A financially stable University will head into murky fiscal waters if the state cannot come through with promised funding.
Due to the state’s budget crisis, the University must consider cutting programs or raising tuition because of an expected decrease in funding, said Regent Michael O’Keefe.
The University Board of Regents Finance and Operations Committee met Thursday to discuss Minnesota’s economy and the University’s annual financial report.
Regent Lakeesha Ransom called the state economic report “somber.”
“The state’s not going to bounce back immediately,” she said. “(The Board of Regents) need to plan strategically.”
The state’s estimated $2 billion budget deficit, coupled with a nationwide recession, will mean the state needs to make budget cuts.
“Students need to be proactive and talk to their legislators,” Ransom said. “It’s easy to get mad at administration, but a lot of times their hands are tied.”
The state’s Office of Finance has asked the University and other state-supported institutions to project 5 percent to 10 percent cuts, said Richard Pfutzenreuter, vice president for the Office of Budget and Finance. At the University, the percentage cuts will translate to $65 million and $130 million, respectively.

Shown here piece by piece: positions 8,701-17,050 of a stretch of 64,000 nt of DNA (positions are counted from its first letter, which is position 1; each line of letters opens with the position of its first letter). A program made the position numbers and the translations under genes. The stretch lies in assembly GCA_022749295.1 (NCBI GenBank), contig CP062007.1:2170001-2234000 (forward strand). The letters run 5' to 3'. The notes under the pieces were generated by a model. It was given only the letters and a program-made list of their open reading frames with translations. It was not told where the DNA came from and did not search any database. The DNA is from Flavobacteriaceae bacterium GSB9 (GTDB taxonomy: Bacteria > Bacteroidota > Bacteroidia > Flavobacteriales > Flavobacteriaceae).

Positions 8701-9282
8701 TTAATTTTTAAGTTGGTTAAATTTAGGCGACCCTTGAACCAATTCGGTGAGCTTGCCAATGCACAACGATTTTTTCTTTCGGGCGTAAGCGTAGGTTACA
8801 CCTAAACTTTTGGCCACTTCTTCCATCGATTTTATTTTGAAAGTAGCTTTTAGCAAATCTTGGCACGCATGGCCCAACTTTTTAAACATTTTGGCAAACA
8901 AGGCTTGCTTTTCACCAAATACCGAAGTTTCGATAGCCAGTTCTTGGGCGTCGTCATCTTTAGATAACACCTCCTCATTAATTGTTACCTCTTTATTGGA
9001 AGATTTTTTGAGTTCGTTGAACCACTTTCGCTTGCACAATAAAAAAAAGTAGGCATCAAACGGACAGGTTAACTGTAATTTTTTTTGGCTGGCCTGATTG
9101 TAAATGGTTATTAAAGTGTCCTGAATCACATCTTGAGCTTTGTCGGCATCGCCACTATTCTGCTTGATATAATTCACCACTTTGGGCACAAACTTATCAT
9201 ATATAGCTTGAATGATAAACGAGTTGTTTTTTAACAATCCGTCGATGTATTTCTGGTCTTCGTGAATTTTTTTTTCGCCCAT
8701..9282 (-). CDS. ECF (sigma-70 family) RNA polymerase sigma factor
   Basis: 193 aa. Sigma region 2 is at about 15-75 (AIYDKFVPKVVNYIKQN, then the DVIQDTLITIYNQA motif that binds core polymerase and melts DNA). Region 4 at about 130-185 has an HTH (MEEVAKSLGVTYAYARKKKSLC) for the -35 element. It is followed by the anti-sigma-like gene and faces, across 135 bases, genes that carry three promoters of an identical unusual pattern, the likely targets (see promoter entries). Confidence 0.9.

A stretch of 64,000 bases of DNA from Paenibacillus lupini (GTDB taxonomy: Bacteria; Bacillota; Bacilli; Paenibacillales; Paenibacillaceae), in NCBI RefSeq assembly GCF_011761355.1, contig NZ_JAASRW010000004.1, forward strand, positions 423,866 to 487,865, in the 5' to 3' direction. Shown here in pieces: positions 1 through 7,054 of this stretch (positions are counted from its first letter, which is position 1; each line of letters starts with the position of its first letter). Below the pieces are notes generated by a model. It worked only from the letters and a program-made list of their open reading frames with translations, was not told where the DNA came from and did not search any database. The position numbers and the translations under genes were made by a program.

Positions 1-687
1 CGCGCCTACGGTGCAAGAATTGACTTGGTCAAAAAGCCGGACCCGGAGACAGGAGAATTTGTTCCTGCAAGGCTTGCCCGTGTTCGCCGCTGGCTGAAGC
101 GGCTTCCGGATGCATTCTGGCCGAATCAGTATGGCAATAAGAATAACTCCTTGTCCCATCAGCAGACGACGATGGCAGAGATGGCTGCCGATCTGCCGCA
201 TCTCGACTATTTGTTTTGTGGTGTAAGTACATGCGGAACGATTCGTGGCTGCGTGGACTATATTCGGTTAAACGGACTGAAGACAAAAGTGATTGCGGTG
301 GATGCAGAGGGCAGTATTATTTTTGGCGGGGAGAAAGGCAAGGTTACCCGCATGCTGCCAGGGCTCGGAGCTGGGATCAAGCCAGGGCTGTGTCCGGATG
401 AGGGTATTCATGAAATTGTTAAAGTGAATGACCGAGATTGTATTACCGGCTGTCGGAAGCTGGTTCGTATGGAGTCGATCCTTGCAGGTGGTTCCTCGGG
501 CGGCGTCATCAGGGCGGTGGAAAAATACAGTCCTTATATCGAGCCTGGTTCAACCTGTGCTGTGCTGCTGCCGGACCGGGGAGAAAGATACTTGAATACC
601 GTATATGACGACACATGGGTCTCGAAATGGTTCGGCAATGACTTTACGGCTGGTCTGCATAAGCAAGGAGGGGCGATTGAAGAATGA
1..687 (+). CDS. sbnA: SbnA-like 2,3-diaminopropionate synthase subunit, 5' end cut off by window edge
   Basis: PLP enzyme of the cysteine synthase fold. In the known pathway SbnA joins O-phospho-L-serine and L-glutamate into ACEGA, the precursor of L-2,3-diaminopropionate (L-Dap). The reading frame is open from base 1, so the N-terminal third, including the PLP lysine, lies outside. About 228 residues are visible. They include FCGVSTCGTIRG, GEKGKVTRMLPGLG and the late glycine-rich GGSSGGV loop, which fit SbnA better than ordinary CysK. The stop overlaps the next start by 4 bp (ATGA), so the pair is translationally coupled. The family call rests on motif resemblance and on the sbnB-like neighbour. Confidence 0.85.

The University knows it will experience some reductions, but administrators won’t know how bad the cuts will be until mid-January, Pfutzenreuter said. “You don’t want to overreact yet.”
The University might have to tap into its reserves, abandon some of its investments or look at job layoffs to replace the decrease in state funding, Pfutzenreuter said.
While the state economy is suffering, the University’s annual finance report shows a healthy institution, according to the report issued by the University Office of Budget and Finance.
“Our financial condition is very strong,” O’Keefe said. “We’re very strong in borrowing capacity.”
Moody’s Investors Services, Inc., ranked the University’s bond rating in its second-highest category, based on the University’s management, debt burden, operating performance, student demand and state support.
According to the report, the University’s total assets decreased by $19 million – less than 1 percent – from last year. The poor market performance of University investments and the funding of capital projects account for the decrease in total assets.
Regent Bryan Neel said although a large amount of the University’s investments were in equities, which have fluctuated since Sept. 11, he thinks they will perform better in the long term.
The University also gained $24 million in revenue based on increases in student tuition and fees. The regents voted in June to increase tuition 13.8 percent for 2001-02 and 13.2 percent for 2002-03.